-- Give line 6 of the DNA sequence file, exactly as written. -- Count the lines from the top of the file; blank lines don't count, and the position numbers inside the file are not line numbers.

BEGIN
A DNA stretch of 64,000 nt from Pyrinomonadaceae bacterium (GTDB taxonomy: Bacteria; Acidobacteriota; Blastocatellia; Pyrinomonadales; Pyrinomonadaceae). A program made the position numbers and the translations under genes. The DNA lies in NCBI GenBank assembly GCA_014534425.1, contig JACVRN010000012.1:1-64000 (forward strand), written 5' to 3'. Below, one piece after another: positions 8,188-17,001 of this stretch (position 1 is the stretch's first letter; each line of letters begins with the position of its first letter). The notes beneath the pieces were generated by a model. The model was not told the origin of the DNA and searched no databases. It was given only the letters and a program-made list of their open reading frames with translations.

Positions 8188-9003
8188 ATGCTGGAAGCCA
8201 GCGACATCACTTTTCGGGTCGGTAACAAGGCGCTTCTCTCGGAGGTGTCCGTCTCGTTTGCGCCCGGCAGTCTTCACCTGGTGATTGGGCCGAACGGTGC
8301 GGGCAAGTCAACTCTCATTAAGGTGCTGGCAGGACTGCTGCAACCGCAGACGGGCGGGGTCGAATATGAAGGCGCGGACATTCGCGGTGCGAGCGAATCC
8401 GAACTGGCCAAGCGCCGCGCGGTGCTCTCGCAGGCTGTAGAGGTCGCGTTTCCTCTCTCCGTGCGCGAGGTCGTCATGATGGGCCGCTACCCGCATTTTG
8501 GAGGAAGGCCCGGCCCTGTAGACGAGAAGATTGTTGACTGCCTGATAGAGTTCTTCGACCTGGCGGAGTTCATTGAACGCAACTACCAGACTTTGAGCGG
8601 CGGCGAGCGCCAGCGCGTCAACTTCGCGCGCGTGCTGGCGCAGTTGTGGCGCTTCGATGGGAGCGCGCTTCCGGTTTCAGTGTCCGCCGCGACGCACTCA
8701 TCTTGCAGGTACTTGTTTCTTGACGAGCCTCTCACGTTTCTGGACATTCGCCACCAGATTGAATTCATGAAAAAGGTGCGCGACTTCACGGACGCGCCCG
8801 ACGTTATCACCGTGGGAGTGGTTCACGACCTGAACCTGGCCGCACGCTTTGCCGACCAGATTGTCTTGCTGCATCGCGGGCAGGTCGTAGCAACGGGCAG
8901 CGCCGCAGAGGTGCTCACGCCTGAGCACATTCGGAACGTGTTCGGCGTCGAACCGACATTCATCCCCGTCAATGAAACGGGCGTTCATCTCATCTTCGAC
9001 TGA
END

8401 GAACTGGCCAAGCGCCGCGCGGTGCTCTCGCAGGCTGTAGAGGTCGCGTTTCCTCTCTCCGTGCGCGAGGTCGTCATGATGGGCCGCTACCCGCATTTTG